Eventually we’ll know more about why Amy Koch decided to resign as majority leader, but for now we’re stuck with the same story that everyone gives for leaving every job: More time with family, and/or exciting new opportunities. Here’s how she put it: “I want to explore some other options. I want to spend a little time with my daughter.” No surprise there, nor anything revealing.
But here’s what caught my attention: Koch’s assertion that she didn’t think the Senate Republican caucus should be led by a lame duck. Huh? In what sense is she a lame duck?
Only in the sense that Sarah Palin was, when she resigned as governor of Alaska with a year and change left to her term. Those who care about language and the meaning of words have to speak up now, or “lame duck” – a useful term in talking about politics – will be lost forever.
The term refers to an officeholder who is on the way out because of term limits or a defeat at the polls. Here’s a handy look at its origins, provided in podcast form by my colleagues Curtis Gilbert and Molly Bloom.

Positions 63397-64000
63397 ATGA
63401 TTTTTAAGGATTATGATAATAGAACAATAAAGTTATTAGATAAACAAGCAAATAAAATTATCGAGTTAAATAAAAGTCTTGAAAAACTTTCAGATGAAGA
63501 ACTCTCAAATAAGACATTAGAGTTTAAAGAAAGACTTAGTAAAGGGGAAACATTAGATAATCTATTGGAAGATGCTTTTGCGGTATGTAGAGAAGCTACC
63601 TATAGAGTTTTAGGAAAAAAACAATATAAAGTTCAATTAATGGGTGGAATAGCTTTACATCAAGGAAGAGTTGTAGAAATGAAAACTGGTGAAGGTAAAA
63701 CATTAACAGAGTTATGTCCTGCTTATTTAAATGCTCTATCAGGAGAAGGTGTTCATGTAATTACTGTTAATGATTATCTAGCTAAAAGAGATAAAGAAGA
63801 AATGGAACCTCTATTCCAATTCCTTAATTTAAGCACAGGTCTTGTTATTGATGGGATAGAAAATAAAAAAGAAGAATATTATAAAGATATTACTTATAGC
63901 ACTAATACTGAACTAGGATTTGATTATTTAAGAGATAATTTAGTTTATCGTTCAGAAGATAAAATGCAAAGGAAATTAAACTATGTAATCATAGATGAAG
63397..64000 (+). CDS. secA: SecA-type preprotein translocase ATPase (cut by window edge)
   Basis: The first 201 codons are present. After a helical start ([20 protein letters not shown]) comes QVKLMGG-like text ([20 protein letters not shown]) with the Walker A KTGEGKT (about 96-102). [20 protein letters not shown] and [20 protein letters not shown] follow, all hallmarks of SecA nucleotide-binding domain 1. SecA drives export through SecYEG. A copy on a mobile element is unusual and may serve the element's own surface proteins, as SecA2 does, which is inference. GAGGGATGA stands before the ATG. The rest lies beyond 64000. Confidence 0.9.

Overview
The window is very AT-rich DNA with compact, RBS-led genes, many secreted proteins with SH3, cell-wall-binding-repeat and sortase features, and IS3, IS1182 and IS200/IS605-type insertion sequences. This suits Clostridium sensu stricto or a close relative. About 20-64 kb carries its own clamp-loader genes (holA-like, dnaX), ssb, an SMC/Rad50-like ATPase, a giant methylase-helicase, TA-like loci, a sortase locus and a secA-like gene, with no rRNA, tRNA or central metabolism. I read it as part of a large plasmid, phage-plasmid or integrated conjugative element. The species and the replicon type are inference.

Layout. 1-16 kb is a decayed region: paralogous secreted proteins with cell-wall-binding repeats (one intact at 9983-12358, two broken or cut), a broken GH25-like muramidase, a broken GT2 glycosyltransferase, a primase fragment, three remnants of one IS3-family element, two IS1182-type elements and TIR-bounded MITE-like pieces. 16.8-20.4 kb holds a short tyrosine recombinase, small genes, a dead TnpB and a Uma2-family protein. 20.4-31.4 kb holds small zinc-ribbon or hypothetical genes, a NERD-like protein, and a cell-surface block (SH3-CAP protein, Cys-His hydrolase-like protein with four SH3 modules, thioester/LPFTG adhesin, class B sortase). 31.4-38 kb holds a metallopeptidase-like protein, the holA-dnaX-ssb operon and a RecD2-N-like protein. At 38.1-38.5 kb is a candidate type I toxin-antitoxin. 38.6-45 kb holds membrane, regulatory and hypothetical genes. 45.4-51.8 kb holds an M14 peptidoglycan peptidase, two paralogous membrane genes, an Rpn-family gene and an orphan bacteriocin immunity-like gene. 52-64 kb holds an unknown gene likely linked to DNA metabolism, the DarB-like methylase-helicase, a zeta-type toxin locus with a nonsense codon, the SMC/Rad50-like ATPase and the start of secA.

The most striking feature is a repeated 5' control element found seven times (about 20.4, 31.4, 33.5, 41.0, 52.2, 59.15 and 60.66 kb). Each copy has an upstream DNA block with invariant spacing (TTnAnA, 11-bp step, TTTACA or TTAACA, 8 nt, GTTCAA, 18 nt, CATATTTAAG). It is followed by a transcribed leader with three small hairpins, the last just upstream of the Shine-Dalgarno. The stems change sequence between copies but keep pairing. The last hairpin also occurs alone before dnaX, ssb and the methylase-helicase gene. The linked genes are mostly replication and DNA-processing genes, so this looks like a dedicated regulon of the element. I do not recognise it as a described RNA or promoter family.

If “lame duck” meant what Koch and Palin are using it to mean, then every politician not planning to run again would be a lame duck. Robert Schlesinger at U.S. News and World Report made the point well a couple of years ago. Under Palin’s logic, he wrote,
No president should run for a second term because they would instantly be a powerless lame duck, subjecting the country to four years of utter fecklessness. And if a president is then not going to run for a second term, they automatically become a lame duck as soon as they take office in their first term … so they should not seek the presidency at all.
(I write this in full knowledge that there’s a different word for people like me who struggle to keep language from changing: Dinosaurs. I wear the label proudly.)